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Type: Journal article
Title: Phenotypic and genotypic analysis of a barebreech trait in Merino sheep as a potential replacement for surgical mulesing
Author: Edwards, N.
Hebart, M.
Hynd, P.
Citation: Animal Production Science, 2009; 49(1):56-64
Publisher: CSIRO Publishing
Issue Date: 2009
ISSN: 1836-5787
Statement of
N.M. Edwards, M. Hebart and P.I. Hynd
Abstract: The potential for adopting a genetic solution to protect sheep from blowfly strike on the breech was investigated in a flock of sheep that contained several animals expressing a trait characterised by low wool coverage over the breech and through a wide channel from the anus to the udder or scrotum. A scoring system (1, bare to 5, woolly) was developed and used to determine the heritability of the trait and its phenotypic and genetic correlations with other traits of importance in a sheep enterprise. In comparison to animals with woolly breeches, the skin in the breech of animals with a low bareness score was characterised by a low density of follicles producing short, medullated fibres, with histological evidence of immune rejection and follicular atrophy. The bareness score of progeny was influenced by the score of their respective sires suggesting a strong genetic component. The heritability of bareness score was moderate to high (h2 = 0.45 ± 0.02, 0.53 ± 0.01 and 0.38 ± 0.02 at lamb, hogget and adult ages, respectively). The lactation status and age of ewes influenced their bareness score, resulting in a low repeatability (0.42) of the trait between ages in females. Genetic correlations between bareness score and most other economically important traits were low. The weight of belly wool and the weight of skirtings was genetically related to bareness score (rg = +0.52 and +0.48 respectively), indicating that animals with barer breeches tend genetically towards lighter belly wool weights and lower weight of skirtings at wool classing. Selection and breeding for bareness score should achieve relatively rapid progress towards fixing the trait in a flock and without adverse effects on other important traits. Caution should be exercised in extrapolating these results to other bloodlines and environments where genetic mechanisms or environmental influences may be different.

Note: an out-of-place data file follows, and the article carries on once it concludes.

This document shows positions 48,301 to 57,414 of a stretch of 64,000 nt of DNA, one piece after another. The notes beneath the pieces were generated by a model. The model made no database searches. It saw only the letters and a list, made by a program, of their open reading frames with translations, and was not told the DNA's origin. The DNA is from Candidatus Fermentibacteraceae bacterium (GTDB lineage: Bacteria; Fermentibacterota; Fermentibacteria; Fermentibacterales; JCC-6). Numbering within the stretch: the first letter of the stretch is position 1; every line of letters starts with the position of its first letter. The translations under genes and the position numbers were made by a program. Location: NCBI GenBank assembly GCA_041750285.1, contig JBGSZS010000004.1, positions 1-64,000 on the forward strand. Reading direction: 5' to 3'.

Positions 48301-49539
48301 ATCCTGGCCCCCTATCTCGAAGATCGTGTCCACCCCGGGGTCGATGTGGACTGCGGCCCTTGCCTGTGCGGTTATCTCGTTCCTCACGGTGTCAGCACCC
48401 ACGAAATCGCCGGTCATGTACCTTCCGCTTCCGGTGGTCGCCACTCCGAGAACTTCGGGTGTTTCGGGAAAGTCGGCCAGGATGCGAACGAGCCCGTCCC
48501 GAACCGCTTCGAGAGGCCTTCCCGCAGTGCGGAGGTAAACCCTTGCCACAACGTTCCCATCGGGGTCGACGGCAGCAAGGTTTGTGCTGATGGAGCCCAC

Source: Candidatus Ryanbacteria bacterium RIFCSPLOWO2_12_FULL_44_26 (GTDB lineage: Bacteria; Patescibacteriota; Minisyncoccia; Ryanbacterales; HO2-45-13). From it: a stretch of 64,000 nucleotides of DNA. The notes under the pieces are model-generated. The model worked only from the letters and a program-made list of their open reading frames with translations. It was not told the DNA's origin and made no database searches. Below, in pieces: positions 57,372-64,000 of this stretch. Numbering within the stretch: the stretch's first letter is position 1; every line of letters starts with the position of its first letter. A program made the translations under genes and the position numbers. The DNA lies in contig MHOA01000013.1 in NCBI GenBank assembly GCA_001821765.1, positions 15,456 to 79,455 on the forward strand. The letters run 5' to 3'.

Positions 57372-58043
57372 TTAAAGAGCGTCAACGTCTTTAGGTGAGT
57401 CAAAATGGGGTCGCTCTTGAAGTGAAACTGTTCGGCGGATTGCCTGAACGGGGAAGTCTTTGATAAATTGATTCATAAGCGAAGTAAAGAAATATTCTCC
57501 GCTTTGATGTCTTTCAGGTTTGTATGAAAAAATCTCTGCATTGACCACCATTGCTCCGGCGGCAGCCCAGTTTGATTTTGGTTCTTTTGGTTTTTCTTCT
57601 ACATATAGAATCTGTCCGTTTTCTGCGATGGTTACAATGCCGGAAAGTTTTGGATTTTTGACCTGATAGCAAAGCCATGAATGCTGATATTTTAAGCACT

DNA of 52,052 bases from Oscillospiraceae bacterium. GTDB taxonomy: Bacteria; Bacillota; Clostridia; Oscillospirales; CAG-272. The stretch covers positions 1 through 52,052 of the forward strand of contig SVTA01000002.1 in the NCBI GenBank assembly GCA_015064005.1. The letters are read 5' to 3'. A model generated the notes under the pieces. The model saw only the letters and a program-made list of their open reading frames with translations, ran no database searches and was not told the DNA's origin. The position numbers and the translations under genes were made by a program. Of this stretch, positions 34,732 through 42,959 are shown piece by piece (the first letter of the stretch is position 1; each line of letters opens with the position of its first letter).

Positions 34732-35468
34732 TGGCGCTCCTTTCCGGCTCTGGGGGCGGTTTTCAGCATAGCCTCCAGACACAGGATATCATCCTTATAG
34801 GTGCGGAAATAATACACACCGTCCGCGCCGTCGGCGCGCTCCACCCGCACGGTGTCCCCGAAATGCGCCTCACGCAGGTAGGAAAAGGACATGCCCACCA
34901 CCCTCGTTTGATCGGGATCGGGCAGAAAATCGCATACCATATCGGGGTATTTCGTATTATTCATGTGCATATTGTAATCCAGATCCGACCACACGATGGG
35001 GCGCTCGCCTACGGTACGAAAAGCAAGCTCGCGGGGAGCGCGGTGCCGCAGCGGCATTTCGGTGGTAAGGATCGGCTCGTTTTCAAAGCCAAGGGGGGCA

Keywords: blowfly strike; mulesing alternative; sheep welfare.
Rights: © CSIRO 2009
RMID: 0020090237
DOI: 10.1071/EA08150
Appears in Collections:Animal and Veterinary Sciences publications

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